Downtown Cairo's
rebirth

Restoring from the outside in is the strategy for revitalizing Cairo’s downtown quarter. Polish the existing edifices to their original glory, then transform the insides for modern commercial and residential purposes. Breathe life back into downtown with more cultural and arts offerings, making it again the place to be. Real estate investment company, Al Ismaelia, is an integral part of this movement dating to 2008.

Renew, rather than new, downtown Cairo is being injected with contemporary culture, while still respecting its historic roots. Beyond the buildings, this concept is also displayed in downtown’s art and music scenes. Mashrabeya Gallery, which dates to the 1970s, features works from young Egyptian artists. As an award-winning initiative known as Khotout West El-Balad, contemporary designers created new Arabic fonts for use in downtown’s signage. At Makan, the Mazaher ensemble keeps the powerful tradition of Zar music alive. Meanwhile at Zigzag, modern-day music pulsates at the hands of local DJs and bands.

Hotels are also following this mold. A fixture in downtown Cairo for decades, the renovation and 2015 reopening of the Nile Ritz-Carlton, Cairo transformed this iconic hotel into a luxury property. Keeping many of its historic components, such as the classic Alf Leila wa Leila Ballroom, the hotel is once again befitting of its prestigious location overlooking the Egyptian Museum, between the Nile and Talaat Harb Square.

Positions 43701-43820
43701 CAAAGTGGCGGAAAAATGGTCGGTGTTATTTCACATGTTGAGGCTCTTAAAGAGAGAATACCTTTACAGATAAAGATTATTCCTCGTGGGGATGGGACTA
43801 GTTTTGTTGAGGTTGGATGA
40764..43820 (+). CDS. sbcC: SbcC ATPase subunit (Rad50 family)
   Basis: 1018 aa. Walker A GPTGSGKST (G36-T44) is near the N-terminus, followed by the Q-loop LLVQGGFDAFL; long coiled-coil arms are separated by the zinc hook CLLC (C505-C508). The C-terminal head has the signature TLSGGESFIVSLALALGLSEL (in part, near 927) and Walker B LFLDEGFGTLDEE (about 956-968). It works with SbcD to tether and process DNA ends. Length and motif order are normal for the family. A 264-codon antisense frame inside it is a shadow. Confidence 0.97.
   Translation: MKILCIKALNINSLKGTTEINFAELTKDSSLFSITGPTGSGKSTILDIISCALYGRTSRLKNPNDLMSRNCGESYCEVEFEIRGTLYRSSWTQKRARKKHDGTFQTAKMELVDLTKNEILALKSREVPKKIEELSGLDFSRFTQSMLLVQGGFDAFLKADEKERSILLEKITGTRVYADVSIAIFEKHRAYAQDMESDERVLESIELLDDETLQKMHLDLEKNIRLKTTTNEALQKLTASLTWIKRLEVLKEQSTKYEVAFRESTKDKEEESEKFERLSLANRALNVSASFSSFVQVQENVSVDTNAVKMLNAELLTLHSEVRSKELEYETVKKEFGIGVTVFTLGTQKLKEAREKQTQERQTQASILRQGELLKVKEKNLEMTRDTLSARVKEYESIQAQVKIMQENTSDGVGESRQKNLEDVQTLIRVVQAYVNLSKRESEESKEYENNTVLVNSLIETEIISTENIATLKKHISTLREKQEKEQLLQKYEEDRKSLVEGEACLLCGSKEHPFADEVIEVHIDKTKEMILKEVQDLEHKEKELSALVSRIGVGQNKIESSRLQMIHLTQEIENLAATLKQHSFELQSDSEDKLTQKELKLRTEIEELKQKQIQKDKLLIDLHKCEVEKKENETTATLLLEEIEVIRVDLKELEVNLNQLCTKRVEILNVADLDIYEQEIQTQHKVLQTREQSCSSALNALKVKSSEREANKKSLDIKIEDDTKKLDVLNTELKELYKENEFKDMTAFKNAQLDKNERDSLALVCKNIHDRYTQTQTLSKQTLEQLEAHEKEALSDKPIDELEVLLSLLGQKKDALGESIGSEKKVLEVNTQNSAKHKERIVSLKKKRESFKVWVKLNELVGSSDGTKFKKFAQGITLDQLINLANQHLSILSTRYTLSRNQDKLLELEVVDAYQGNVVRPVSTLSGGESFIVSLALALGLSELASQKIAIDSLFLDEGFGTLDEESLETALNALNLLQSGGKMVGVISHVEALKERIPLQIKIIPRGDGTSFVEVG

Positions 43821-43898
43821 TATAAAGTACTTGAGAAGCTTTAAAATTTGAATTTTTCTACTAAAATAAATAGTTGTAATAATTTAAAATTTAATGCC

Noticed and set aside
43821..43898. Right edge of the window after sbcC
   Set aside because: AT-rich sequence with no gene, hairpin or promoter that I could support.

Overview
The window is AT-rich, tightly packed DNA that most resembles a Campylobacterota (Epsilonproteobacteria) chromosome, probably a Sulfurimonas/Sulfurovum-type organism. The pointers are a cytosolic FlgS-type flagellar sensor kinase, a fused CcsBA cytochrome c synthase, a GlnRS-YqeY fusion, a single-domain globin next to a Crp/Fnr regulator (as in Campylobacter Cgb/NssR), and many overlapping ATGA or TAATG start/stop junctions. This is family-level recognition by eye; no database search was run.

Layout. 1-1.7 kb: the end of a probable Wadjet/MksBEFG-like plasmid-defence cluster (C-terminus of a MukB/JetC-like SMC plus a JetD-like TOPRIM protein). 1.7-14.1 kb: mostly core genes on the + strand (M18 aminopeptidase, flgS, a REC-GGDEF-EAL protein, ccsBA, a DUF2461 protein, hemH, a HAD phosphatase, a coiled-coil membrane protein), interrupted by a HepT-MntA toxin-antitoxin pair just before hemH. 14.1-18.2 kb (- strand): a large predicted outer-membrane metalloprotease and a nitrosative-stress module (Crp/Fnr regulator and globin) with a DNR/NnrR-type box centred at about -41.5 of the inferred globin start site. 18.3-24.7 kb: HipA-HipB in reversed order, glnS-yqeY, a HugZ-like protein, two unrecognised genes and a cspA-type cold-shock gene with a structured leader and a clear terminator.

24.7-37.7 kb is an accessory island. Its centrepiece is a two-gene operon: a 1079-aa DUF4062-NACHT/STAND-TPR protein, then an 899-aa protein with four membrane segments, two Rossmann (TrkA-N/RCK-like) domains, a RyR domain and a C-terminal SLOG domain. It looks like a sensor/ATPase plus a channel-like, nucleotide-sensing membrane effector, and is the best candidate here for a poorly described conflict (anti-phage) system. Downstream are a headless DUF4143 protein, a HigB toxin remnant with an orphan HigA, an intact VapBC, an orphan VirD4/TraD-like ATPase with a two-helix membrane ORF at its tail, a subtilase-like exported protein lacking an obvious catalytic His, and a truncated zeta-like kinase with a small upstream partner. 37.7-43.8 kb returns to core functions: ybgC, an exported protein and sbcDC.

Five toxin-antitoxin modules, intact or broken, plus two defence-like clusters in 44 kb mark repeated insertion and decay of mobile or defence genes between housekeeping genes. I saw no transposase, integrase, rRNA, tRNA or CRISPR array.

Inaugurated in 1907, the original Semiramis Hotel was the first built on the Nile. For over half a century, this downtown Cairo hotel was the benchmark in hospitality, before making way for the Semiramis InterContinental in the 1980s. Home to Cairo’s first European-style nightclub, the grand, modern version of the Semiramis continues this musical tradition with live tunes from their popular Nile Terrace. From two international brand leaders in hospitality, both the Ritz-Carlton and InterContinental serve as luxurious and tranquil escapes in the heart of downtown Cairo.

In direct contrast is the Windsor Hotel. Dating to 1893, the Windsor was originally the baths for the Egyptian royal family and also served as a Colonial British officers’ club. Purchased in 1962 by an Egyptian family, the 55-room hotel is frozen in time. From the original phone system to Egypt’s oldest elevator, Wafik W. Doss and his 102-year old father have lovingly kept this part of downtown’s history alive and well.

Full-circle

Through the heart of downtown runs Talaat Harb, a shop-lined street named after the founder of Banque Misr, the first fully Egyptian-owned bank. Above the activity, I stood on a terrace overlooking Talaat Harb Square. As cars steadily funneled around Harb’s likeness, the French neoclassical buildings surrounding the square took on a golden glow. A poignant place, I felt humbled. In 2003, I was teaching Shakespeare’s Antony and Cleopatra, living vicariously through a friend’s Egyptian adventures. I’ve certainly evolved, and so has Cairo.

Perhaps I never laid eyes on the pyramids, but travel isn’t about ticking boxes. Instead, I witnessed a historic quarter on the verge of another golden age. I’ll certainly return to Cairo, and maybe on my next trip, I’ll get a photo in front of the Great Pyramid.